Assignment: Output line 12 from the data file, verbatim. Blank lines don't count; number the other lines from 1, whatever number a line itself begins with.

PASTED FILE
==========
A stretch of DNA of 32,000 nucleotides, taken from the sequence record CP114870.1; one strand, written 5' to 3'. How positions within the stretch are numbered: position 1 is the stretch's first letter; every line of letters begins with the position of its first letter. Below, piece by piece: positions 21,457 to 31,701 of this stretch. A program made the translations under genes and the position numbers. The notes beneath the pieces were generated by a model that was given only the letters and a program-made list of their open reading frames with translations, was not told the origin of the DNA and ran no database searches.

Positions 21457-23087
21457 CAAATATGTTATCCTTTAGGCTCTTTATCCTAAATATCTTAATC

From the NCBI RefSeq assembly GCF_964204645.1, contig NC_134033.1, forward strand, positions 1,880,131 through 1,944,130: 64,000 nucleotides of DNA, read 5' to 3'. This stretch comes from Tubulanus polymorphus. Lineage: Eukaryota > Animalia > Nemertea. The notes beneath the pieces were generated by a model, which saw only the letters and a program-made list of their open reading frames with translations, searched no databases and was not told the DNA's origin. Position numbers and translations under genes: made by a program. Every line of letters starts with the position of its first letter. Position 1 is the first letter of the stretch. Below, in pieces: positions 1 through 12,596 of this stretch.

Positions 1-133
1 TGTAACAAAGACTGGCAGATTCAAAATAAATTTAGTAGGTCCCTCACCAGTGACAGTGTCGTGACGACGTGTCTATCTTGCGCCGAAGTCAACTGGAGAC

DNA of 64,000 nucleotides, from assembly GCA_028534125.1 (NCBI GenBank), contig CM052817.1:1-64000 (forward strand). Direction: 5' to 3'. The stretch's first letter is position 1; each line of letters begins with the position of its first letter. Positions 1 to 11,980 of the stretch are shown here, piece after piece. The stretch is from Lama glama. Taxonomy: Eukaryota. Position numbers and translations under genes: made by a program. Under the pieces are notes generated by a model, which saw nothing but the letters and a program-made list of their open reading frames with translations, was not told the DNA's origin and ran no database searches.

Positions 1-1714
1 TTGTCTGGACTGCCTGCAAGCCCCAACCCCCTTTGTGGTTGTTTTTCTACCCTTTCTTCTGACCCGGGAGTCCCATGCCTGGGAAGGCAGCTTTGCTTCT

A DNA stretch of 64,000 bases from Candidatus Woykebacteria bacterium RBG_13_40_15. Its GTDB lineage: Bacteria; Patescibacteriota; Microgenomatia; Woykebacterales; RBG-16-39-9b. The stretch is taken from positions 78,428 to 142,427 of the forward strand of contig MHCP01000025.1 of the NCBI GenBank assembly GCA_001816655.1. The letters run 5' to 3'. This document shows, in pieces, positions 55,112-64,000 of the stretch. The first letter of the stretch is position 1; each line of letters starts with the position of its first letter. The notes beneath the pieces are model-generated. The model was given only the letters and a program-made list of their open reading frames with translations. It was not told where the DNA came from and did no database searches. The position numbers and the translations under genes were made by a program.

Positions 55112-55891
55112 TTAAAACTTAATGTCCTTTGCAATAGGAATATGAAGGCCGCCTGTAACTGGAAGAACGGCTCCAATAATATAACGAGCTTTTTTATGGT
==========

55112 TTAAAACTTAATGTCCTTTGCAATAGGAATATGAAGGCCGCCTGTAACTGGAAGAACGGCTCCAATAATATAACGAGCTTTTTTATGGT